Mark Your Calendars!
Big Bend Ranch Rodeo
August 11-12, 2023 ★ Alpine, Texas
Tickets for the Big Bend Ranch Rodeo
will only be available at the gate and
will go on sale at 5:30 each night before
the 7 o’clock performance.
Tickets are $10 for individuals age 13 and up,
children 12 and under are free.
Buy a Cowboy a Meal
“Buy a Cowboy a Meal” has been great success and a part of our weekend that these ranch cowboys are still talking about!
You can send in your donation to
PO Box 2140
Alpine, Tx 79831
or drop it off at
Big Bend Saddlery or OutWest Feed and Supply.
For more information contact Mattie Sargent at 432-837-5551.
Big Bend Ranch Rodeo Awarded the
2020 WRCA Rodeo of the Year Award
The Big Bend Ranch Rodeo is extremely proud to announce that it has been named 2020 RODEO OF THE YEAR by the Working Ranch Cowboys Association (WRCA). The BBRR has been an official sanctioned WRCA rodeo for the past 20 years and is the 2nd sanctioned rodeo to be given this award.
The Big Bend Ranch Rodeo has been a leader among WRCA sanctioned rodeos in many areas: we are proud to be the 1st sanctioned rodeo to designate our proceeds for rodeo scholarships, we were the 1st to establish a Youth Competition as part of our rodeo weekend (that has spread to the WRCA as one of their weekend events) and we were also the 1st to have a “Buy a Cowboy a Meal” type program where we feed every contestant in addition to a hospitality tent where the cowboys and their families can get a hot meal.
The Big Bend Ranch Rodeo Committee is made up of hard working people who are dedicated to preserving the ranching way of life and providing a venue where working ranch cowboys can show off the skills they use in their everyday work and also have a little fun and maybe earn a little prize money. 2020 Committee members are: Gary Dunshee, John and MaryAnn Luedecke, Don Cadden, Mattie and Clayton Sargent, Ashley Wood, Stacey Wood, CJ Aragon, Jess and Colby Smith, Dennis Yadon, Paula Wilson and Lonnie Rodriguez, Tate McMullan and Chachi Hawkins.
This ranch rodeo could not happen every year without the terrific support of area businesses, restaurants and ranches and we are grateful for their continued interest in keeping the working cowboy traditions alive. Our hats are off to you all. THANK YOU from the bottom of our hearts.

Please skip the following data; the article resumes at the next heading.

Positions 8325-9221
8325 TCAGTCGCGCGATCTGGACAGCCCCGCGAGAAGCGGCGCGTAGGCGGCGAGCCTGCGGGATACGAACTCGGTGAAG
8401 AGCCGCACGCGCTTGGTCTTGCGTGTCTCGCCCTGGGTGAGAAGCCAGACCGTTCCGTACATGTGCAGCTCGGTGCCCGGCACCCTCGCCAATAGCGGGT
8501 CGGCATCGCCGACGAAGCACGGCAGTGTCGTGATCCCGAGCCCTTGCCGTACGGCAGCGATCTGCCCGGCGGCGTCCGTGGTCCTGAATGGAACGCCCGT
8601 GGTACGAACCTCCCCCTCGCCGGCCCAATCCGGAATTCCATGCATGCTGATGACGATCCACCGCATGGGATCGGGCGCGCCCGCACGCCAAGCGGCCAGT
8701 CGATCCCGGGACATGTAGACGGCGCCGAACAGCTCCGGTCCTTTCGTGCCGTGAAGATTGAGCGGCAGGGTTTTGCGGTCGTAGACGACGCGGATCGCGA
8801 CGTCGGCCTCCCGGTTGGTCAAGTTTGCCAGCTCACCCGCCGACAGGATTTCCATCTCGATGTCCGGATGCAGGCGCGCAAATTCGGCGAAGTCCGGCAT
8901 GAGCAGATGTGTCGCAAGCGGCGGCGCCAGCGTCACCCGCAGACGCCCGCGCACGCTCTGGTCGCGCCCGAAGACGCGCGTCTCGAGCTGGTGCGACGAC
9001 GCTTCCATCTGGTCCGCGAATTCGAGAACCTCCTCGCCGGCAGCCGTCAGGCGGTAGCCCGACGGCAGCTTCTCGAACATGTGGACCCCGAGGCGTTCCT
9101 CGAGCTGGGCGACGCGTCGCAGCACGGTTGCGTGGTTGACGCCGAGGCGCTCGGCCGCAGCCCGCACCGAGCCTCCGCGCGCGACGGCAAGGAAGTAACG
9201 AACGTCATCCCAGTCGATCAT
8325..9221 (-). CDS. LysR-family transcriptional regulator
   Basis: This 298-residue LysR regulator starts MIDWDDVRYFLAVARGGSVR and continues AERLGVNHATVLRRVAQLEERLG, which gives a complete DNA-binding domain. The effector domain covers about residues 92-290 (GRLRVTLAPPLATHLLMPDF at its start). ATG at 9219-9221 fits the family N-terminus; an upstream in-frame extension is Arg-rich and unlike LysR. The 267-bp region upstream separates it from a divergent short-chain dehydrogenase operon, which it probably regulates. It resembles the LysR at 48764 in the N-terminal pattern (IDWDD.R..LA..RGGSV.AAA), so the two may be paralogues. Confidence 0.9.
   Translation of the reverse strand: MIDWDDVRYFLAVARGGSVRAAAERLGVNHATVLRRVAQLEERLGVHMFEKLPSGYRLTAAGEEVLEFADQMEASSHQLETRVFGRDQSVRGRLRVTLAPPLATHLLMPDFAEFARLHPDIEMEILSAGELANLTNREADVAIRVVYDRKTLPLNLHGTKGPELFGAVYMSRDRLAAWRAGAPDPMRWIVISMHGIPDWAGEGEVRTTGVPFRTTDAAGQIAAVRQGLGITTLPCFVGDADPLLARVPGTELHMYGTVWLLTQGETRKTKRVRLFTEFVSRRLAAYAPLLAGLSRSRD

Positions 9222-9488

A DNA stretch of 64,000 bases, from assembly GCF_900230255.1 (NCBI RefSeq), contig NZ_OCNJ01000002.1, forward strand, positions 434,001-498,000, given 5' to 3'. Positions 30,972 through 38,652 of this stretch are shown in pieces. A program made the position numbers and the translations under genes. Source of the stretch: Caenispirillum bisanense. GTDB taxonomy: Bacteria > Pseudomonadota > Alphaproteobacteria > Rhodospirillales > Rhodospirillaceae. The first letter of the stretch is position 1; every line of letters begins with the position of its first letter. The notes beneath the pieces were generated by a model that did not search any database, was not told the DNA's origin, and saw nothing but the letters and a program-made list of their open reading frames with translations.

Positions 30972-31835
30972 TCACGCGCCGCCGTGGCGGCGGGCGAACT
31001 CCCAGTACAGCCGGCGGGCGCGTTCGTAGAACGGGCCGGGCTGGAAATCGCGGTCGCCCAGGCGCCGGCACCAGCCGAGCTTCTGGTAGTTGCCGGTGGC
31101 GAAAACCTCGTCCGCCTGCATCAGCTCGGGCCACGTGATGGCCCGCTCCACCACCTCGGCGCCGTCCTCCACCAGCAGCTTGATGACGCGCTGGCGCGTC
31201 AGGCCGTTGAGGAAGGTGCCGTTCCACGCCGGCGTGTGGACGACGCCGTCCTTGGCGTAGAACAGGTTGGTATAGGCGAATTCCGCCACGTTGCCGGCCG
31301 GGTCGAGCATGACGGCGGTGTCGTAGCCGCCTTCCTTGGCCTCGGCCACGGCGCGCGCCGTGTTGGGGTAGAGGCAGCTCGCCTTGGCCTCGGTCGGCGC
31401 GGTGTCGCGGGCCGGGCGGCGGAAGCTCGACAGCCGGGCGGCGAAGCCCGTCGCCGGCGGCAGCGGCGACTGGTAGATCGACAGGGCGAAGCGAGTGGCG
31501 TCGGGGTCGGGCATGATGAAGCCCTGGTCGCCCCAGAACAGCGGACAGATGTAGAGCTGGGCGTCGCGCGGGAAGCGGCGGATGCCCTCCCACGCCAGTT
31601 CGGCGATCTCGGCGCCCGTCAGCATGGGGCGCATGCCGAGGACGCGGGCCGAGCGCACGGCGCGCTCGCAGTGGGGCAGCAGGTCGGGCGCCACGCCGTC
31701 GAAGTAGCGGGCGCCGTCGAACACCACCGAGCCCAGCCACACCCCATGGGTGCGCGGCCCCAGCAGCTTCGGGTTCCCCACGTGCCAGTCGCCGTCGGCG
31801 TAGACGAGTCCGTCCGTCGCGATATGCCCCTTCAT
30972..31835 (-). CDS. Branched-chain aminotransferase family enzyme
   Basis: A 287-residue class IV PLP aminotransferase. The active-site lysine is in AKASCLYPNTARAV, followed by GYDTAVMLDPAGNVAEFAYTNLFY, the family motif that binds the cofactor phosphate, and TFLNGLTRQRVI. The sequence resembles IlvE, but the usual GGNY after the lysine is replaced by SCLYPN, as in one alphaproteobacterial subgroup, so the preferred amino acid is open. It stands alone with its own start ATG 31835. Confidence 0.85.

Ranch Rodeo events showcase/demonstrate the everyday work that takes place on a working cattle ranch by working ranch cowboys. For example: Ranch Bronc Riding, Cattle sorting, Cattle Doctoring, Wild Cow Milking and Calf Branding.
Ranch Rodeo cowboys make their living everyday working for the cattle producer, be it in the Big Bend of Texas to the Mountains of Oregon to the Flint Hills of Kansas and to the Rocky Mountains of Colorado. We feel there is nothing better than “riding for the brand” (the ranch we are employed by).
Ranch Bronc Riding
“Ride as ride can” for 8 seconds. One member from each team will be required to ride a bucking horse in a working ranch saddle and one-rein halter (no PRCA rigging allowed).
Points will be awarded for the difficulty of the horse and also for the degree of aggressiveness, control and exposure demonstrated by the rider. (This one gets nasty!)
Four men from each team have two minutes to sort out five head of cattle from a herd. These cattle must be sorted in numerical order based on a starting number called out by the announcer as the team approaches the starting line. The time begins when the first rider crosses the start line. Example: If 4 is called, cattle to be sorted will be 4,5,6,7,8.
Sorted cattle must be held across the line. Any wrong numbered cattle across the line will result in a NO TIME. (This one is tough!)
Four horseback members from each team must pick one numbered animal from a large herd, rope it, and place a non-toxic paint mark between the animal’s eyes in less than two minutes. As riders approach the line, the announcer will call a number that has been drawn for them. Time begins when the first rider crosses the line. Without loping into the herd, a numbered yearling must be cut out from the herd and driven across the start line, before it can be roped.
The steer must be lying on its side prior to doctoring. All four feet must be visible. When steer is on its side, vet will place a mark between it’s eyes and raise his hands, stopping time. Mark must be between its eyes or will result in no time. (This one is a ranch necessity!)
Up to six members, including a roper, two flankers, a brander and two herd holders, from each team can compete here. Two teams will compete at the same time and they each have two minutes to rope, throw and mark with non-toxic paint, two calves each. The ropers will start together. Time begins when they cross the line. Only one rope can be used in the branding.
The winner is the fastest time on two calves. (This one is exciting!)
Wild Cow Milking
Any kid who wants to have some fun and doesn’t mind getting a little dirty gets into the arena at one end and they take off one boot. Officials take all the boots to the other end of the arena and scatter them out.
Then there is a race to get to the other end of the arena, find the right boot, put it on and run back as fast as possible to cross the finish line.
Mutton Bustin’ is an exciting event for the boys and girls who want to experience the excitement of riding in the rodeo arena. In the rodeo arena the kids will be on the sheep inside a chute.
The time of the ride begins when the chute opens—the ride will be timed for 6 seconds. The kid who holds on for 6 seconds and has a good ride will be the winner.